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Getting Right with God - And Everyone Else

by Linda Hilton | March 7, 2017

pope confession 400I’ve experienced many blessings and growth accompanying my husband through the deacon formation process. For me, one of the most profound changes has been my understanding of and attitude towards the sacrament of penance.

Growing up, confession seemed at best like an unwelcome chore– and I suspect I’m not alone. I wasn’t thinking about healing, grace, or the opportunity to see myself as I really am and seek reconciliation with God and with others. I was thinking about the inconvenience, the mild embarrassment, and really, if I’m sorry and I tell God, isn’t that good enough? A 2008 study found that sixty-two percent of Catholics agree “somewhat” or “strongly” with the statement, “I can be a good Catholic without celebrating the sacrament of Reconciliation at least once a year.”

Or maybe not.

What changed everything for me was a class on Sacraments and Liturgy. In that class, we discussed living in right relationship with God, others, ourselves, and the world. It’s not just about God and me. Little by little, through sins large and small, we drift away from the purity and re-birth of Baptism; we separate from the Body of Christ and do harm to it; and, we incline towards an increasing spiritual darkness, perhaps without realizing it. Without the opportunity for sorrow, confession, penance, forgiveness, and reconciliation, it is unlikely that on our own we can find a true path back to those baptismal graces. Fortunately, and grace-fully, that opportunity exists in the sacrament of penance.

So why not go to confession? I can think of a few reasons…

Customization dominates our lives; we expect everything around us to be finely attuned to our preferences. Social media, Netflix, Pandora radio, the personalization of our phones all contribute to the expectation that “it’s all about me.” Maybe I even expect that my relationship with my faith will be customized. In that mindset, it becomes painful and uncomfortable to think about doing what the Church wants me to do, to admit that what I want and what I do might not be right, and that I am like everyone else (as opposed to being so very special J). Thinking about going to confession means thinking about these things.

Then there’s the communal dimension of sin: when I do something wrong, even in secret, it ripples out in unimaginable ways. This is hard for us: as much as we care about others, the environment, and all of God’s creation, our society fosters such a strong sense of individualism — and relativism — that it’s difficult to break through and recognize the damage we have done. Sin has a communal impact. When I really started thinking about this, and how much I didn’t mean to hurt anyone, I knew I wanted to go to confession more often.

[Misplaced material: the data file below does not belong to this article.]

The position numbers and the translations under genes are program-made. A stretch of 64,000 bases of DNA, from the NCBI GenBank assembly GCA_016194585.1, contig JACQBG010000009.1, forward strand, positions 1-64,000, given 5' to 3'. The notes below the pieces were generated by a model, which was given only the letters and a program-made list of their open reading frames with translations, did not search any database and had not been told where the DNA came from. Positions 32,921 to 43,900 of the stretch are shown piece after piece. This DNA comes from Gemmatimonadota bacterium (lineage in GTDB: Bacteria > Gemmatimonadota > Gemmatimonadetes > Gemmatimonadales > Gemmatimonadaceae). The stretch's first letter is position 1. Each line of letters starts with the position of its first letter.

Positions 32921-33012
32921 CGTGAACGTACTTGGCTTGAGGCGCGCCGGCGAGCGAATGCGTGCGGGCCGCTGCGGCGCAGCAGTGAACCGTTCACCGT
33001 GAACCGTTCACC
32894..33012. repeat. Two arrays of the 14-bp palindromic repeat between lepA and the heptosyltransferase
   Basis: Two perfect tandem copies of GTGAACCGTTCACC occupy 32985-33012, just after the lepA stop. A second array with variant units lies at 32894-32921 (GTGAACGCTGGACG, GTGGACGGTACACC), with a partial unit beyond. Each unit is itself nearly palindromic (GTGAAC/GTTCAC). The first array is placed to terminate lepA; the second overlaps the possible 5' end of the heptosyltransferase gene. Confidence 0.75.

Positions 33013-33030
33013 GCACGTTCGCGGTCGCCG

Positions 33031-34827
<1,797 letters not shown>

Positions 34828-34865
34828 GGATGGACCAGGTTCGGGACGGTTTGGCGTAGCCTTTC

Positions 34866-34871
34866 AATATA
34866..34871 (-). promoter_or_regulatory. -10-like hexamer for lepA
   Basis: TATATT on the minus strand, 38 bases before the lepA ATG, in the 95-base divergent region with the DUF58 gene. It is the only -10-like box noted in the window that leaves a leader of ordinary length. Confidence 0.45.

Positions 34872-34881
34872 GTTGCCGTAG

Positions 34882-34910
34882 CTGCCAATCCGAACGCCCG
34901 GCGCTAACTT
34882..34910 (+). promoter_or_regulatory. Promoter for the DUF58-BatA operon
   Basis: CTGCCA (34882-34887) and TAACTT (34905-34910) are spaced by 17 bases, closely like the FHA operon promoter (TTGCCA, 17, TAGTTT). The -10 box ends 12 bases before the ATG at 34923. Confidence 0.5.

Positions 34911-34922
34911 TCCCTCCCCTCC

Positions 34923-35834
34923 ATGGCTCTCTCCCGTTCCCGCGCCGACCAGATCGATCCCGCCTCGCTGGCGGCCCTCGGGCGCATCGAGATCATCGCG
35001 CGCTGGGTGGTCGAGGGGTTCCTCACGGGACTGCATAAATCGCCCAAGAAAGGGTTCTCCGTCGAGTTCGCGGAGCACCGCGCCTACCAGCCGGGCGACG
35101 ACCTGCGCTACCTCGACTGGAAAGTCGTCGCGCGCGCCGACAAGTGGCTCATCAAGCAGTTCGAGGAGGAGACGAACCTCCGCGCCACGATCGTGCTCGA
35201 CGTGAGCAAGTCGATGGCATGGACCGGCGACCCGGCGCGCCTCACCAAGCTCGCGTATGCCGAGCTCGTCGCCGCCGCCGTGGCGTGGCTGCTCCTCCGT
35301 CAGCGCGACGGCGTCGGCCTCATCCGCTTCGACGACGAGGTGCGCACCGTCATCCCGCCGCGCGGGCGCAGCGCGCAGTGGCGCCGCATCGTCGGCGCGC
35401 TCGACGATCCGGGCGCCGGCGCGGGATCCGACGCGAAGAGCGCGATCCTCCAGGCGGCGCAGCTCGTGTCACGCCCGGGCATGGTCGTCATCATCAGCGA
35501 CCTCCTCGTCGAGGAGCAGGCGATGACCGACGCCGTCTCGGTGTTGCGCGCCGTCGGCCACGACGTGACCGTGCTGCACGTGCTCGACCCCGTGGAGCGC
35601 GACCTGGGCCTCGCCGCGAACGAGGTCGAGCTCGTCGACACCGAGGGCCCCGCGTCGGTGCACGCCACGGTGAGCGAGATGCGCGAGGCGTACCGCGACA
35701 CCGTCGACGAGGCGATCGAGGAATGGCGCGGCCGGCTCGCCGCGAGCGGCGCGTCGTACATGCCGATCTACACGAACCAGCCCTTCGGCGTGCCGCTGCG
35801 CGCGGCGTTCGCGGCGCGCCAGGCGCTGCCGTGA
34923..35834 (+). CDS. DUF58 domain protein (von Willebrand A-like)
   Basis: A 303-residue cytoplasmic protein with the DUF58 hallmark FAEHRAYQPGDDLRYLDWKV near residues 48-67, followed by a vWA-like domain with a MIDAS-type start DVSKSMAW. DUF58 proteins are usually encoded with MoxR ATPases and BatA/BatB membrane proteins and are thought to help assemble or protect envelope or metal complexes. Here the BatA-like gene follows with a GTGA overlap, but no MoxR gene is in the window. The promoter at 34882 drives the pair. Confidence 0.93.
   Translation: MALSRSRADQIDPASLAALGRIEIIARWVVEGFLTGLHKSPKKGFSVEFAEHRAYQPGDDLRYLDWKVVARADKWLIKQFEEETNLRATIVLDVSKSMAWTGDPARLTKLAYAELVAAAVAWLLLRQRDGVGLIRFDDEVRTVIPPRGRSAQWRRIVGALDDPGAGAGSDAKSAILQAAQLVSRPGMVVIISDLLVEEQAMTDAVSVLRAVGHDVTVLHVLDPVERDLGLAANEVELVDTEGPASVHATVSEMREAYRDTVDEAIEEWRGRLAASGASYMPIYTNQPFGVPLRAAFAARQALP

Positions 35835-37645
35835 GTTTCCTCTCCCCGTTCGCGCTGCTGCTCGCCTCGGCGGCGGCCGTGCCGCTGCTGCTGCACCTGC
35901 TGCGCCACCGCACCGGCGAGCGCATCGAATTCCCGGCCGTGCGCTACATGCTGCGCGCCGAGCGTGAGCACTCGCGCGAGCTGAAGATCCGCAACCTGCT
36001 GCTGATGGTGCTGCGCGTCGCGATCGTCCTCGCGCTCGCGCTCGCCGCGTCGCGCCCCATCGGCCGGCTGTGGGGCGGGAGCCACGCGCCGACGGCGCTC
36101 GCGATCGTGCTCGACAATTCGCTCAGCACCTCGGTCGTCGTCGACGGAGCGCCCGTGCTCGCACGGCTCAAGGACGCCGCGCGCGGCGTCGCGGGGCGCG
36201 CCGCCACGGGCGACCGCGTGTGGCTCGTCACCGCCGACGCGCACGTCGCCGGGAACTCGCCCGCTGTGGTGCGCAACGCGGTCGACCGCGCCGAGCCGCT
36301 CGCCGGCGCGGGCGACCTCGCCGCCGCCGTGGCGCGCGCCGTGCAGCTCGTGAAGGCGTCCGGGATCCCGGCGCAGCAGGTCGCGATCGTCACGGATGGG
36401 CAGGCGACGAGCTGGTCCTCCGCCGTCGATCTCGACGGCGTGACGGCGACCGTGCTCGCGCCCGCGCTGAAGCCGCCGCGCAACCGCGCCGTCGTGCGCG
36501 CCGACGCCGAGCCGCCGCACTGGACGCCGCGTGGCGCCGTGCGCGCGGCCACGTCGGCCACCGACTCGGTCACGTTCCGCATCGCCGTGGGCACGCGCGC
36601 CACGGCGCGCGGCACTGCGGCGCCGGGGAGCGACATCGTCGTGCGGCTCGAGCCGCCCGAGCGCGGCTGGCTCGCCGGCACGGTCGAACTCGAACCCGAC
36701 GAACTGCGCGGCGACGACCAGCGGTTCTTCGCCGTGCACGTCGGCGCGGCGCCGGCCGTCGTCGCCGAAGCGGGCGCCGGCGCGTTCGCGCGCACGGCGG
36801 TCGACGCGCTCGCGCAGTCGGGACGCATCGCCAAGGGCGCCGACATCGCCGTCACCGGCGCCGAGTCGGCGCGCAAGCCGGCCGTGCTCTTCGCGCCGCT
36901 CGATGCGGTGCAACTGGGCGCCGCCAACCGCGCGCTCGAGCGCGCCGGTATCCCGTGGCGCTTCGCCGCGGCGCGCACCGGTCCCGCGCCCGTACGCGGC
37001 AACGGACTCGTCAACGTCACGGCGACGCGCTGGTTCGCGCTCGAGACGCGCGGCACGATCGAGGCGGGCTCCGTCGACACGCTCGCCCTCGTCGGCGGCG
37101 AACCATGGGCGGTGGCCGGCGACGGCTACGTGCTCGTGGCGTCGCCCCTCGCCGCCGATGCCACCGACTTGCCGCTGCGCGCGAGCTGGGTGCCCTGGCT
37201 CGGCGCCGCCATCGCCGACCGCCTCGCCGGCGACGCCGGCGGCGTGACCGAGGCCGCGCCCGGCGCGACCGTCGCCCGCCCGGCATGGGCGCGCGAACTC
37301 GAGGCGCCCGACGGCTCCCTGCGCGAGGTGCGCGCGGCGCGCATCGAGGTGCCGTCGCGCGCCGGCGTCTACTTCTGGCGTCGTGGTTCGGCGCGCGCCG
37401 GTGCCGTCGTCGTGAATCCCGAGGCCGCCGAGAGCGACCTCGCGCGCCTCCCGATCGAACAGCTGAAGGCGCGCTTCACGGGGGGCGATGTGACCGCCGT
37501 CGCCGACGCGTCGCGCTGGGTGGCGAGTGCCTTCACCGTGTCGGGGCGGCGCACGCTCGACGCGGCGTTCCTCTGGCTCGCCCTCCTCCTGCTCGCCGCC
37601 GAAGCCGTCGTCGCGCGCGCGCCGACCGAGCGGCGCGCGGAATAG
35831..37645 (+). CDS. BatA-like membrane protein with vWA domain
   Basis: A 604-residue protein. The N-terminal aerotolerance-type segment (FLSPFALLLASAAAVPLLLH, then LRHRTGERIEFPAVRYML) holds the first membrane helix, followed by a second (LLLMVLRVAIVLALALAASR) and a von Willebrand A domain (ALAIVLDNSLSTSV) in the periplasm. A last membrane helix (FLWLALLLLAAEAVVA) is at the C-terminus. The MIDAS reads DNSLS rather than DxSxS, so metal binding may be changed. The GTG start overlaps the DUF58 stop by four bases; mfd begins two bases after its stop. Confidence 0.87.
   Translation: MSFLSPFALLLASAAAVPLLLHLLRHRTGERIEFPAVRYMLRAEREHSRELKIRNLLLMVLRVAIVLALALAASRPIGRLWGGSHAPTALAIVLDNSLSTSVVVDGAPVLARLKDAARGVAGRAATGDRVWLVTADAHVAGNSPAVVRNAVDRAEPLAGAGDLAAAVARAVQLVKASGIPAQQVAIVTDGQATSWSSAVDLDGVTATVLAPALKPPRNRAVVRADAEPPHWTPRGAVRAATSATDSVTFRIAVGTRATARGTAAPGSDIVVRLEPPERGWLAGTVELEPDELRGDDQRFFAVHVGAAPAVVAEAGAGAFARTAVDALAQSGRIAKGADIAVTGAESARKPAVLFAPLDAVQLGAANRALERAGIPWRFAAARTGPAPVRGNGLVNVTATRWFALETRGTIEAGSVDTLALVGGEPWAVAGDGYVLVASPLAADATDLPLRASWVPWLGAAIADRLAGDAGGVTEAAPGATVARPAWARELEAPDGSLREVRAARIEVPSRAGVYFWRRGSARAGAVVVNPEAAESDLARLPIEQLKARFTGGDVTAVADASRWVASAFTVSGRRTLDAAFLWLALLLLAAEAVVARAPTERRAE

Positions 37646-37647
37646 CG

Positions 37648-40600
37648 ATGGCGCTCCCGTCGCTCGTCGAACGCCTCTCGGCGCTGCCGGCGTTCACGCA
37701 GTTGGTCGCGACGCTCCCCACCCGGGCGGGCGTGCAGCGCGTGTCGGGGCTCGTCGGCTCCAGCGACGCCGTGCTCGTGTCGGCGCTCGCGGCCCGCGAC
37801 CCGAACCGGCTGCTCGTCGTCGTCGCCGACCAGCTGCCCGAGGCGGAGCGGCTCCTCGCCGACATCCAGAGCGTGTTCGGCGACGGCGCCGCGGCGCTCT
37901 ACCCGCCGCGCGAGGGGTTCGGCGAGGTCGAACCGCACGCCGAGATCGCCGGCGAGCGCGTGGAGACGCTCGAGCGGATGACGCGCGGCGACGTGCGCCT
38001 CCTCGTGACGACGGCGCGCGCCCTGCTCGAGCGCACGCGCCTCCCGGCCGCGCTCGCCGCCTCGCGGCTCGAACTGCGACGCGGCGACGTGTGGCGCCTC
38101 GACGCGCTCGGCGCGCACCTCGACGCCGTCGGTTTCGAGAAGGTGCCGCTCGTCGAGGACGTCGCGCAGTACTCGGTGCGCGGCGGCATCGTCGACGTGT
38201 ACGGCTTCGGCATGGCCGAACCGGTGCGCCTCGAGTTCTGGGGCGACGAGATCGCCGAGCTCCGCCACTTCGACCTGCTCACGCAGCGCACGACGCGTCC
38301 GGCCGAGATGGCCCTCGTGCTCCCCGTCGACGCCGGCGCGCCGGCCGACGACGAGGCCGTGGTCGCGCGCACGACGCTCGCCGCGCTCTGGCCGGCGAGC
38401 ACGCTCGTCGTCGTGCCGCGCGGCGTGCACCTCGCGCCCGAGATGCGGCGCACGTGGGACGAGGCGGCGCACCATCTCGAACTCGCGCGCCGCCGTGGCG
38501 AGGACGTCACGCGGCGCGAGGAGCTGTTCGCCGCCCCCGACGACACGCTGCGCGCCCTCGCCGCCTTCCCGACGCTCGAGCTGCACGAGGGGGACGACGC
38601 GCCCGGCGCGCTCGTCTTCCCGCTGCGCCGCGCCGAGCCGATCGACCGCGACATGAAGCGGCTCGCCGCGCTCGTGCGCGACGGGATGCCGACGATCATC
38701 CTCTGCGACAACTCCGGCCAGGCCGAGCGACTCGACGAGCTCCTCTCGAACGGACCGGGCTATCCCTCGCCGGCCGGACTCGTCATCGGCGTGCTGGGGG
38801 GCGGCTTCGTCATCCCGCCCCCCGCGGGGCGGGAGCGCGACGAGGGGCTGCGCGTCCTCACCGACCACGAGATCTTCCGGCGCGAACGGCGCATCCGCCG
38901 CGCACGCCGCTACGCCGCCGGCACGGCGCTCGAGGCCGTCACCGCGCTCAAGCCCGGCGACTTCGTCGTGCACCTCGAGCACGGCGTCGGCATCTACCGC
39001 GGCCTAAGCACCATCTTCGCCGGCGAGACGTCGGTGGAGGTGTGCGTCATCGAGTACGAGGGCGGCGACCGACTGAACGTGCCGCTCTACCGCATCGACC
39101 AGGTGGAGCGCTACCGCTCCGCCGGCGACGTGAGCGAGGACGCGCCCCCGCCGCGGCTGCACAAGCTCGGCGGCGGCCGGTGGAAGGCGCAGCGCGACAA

There’s a lot of chatter in social media from Catholics who aren’t comfortable taking to a priest. I think it’s helpful to remember if we approach confession as something between ourselves and another flawed human being, we’re missing the grace of the actual encounter with the Lord. Saint Pope John Paul II writes,

… the minister of penance, works “in persona Christi” …Christ …is with the priest… as a brother of man, a merciful bridge-builder, faithful and compassionate pastor dedicated to search for the lost sheep, the doctor who heals and comforts, the one teacher who teaches the truth and teaches the ways of God…

One of the most common phrases in the Bible is: Be not Afraid. It is only with God’s help that we seek the sacrament of penance. Pope Francis says it best:

Everyone says to himself: ‘When was the last time I went to confession?’ And if it has been a long time, don’t lose another day! Go, the priest will be good. And Jesus, (will be) there, and Jesus is better than the priests – Jesus receives you. He will receive you with so much love! Be courageous, and go to confession!

You just might find that getting right with God, and with others, is easier than you thought!

This blog post was contributed by Linda Hilton, Saint Katharine Drexel Parish, Alton, NH

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